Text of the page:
All About Ratios
My last post was all about the importance of scales and weighing your coffee rather than just blindly scooping and hoping for the best. This post is all about what ratios you should be using for your coffee and how to get the perfect cup for your own tasting pleasure.
The Golden Ratio
To me this is a great fail-safe for any brewer you are using; a good baseline to start from. For most brewing devices, 17:1 (water:coffee) will make you a great cup of coffee and hit the different notes you are looking for, in general. The great thing about this Golden Ratio is that you can literally use any unit of measure, as long as you hit that 17:1 mark you are looking for.
17 grams of water : 1 gram of coffee
510 grams of water : 30 grams of coffee
34 ounces of water : 2 ounces of coffee
Or if you refuse to buy that kitchen scale
17 scoops of water : 1 scoop of coffee
(This will be odd and take a long time)
This might be weird at first because we usually measure water in milliliters rather than weight, but in order for this ratio to work you need to keep a consistent unit of measure across both sides of the ratio. Weigh your coffee, weigh your water, it is faster this way.
Testing out your Ratios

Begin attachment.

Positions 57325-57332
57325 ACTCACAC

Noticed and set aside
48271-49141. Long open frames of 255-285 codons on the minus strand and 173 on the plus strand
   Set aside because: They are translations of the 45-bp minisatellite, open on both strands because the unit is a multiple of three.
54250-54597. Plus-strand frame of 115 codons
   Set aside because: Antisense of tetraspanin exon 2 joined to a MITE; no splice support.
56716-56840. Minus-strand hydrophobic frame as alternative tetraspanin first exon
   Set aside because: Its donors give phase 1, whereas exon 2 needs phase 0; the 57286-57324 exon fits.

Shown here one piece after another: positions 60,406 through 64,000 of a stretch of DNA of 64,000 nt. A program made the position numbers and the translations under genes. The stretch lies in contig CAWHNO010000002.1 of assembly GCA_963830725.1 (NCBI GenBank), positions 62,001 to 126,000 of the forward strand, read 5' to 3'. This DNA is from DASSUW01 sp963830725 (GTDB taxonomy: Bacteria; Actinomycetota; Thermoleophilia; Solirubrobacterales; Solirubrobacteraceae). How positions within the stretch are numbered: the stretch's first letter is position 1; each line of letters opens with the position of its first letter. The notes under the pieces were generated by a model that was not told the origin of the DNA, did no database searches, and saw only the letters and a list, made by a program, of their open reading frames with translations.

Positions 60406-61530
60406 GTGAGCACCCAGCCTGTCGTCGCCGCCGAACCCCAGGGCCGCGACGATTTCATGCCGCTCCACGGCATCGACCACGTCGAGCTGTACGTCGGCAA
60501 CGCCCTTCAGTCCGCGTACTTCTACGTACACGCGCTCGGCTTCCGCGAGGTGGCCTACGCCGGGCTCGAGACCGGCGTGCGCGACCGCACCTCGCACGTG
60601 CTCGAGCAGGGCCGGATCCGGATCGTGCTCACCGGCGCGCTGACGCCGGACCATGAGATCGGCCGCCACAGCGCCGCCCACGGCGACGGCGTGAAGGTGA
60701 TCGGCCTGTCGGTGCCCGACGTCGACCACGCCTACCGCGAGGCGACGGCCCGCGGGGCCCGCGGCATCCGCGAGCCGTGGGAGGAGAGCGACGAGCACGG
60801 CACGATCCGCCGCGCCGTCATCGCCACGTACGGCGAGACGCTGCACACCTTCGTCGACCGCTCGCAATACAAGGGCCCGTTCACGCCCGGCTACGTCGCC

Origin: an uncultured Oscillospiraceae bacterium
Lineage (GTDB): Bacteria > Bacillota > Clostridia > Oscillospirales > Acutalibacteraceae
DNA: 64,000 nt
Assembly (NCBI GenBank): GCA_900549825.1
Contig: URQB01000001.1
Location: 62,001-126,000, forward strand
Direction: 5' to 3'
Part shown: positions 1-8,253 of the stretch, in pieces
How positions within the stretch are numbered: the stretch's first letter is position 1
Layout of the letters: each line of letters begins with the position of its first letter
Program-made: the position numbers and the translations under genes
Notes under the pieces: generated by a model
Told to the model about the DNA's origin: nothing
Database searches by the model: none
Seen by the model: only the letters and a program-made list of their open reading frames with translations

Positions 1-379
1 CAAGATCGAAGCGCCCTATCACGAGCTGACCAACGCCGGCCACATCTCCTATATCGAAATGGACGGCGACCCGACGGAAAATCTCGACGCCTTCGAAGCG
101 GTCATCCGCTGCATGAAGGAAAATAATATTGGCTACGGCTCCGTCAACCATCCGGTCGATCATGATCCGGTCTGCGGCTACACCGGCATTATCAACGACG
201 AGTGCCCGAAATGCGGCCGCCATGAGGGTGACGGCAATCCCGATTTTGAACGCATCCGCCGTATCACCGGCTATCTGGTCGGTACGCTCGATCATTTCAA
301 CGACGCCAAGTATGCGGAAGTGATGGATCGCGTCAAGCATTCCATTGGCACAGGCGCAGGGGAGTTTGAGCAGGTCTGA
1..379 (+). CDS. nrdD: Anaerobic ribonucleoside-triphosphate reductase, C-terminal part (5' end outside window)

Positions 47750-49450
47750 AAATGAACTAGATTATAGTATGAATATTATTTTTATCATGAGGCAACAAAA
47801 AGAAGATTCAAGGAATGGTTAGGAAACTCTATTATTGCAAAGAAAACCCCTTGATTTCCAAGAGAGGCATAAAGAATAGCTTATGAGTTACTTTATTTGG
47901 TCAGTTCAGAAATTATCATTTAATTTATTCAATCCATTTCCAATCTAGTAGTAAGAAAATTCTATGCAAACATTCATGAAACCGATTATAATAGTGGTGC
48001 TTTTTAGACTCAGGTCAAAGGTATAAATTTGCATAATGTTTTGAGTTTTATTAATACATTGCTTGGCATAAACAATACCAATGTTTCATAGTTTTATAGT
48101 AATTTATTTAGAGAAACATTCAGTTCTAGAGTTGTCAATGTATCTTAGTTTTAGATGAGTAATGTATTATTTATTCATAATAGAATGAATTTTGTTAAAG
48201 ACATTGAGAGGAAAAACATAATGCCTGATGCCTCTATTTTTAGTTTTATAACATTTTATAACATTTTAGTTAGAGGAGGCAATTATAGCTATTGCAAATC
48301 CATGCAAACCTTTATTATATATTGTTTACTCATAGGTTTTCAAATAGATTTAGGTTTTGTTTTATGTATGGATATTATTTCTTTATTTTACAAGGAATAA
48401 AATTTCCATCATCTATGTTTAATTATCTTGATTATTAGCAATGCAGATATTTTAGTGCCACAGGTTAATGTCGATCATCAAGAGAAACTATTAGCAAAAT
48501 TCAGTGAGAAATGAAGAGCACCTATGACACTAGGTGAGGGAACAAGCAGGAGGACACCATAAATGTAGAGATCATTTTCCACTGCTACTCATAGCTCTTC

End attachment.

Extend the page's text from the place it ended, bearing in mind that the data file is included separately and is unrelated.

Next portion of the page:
At this point I have these numbers memorized and I know what I like. Once you play around with this, you will most likely never need a calculator again! For example, on my Chemex I do a straightforward 17:1 ratio. I usually do a medium-ish grind (depending on the coffee) with 510 grams of water : 30 grams of coffee. This gives me a decently big cup of coffee, but it’s my life and you can’t tell me what to do. But for my Hario v60, I usually do 310 grams of water : 25 grams of coffee.
Oh no. I broke my own rules. Nonsense guys relax.
Remember what I said before, this Golden Ratio is a great BASELINE and STARTING POINT. Where you go from there depends on what you want to drink and how you want it to taste. It all depends on you. If you have a coffee machine, you are more limited with your overall control, but you can still mess around with different things like grind size and amount of coffee/water. Change one variable at a time to see what you like and what works, from there you can keep experimenting until you find that perfect cup for you.
You might think this is overcomplicated, and maybe it will be at first. But like I’ve said before, if you are going to invest the money into enjoying specialty coffee, you might as well do it right. You could go buy pour overs at your local shop, but my guess is that you can make the same cup in your kitchen as well. Don’t get me wrong, please go support your local shops, but just know you can make an excellent cup from your kitchen! It is easier than you think.